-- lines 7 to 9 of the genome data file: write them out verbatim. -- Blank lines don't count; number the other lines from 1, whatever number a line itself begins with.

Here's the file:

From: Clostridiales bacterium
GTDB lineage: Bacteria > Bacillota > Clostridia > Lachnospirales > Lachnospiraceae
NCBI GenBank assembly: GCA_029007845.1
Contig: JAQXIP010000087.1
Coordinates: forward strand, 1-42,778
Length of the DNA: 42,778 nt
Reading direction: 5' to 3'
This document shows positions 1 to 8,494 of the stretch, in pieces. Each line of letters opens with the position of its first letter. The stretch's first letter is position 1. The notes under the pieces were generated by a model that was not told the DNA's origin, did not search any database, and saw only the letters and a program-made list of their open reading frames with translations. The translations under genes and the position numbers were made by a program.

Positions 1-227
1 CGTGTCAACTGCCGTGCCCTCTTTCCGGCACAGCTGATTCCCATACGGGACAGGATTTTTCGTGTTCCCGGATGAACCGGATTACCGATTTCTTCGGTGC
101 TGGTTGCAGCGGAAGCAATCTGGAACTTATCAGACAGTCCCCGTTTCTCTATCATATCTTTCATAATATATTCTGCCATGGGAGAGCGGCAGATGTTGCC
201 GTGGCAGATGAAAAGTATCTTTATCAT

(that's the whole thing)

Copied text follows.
Reading direction: 5' to 3'
This document shows positions 1 to 8,494 of the stretch, in pieces. Each line of letters opens with the position of its first letter. The stretch's first letter is position 1. The notes under the pieces were generated by a model that was not told the DNA's origin, did not search any database, and saw only the letters and a program-made list of their open reading frames with translations. The translations under genes and the position numbers were made by a program.

Positions 1-227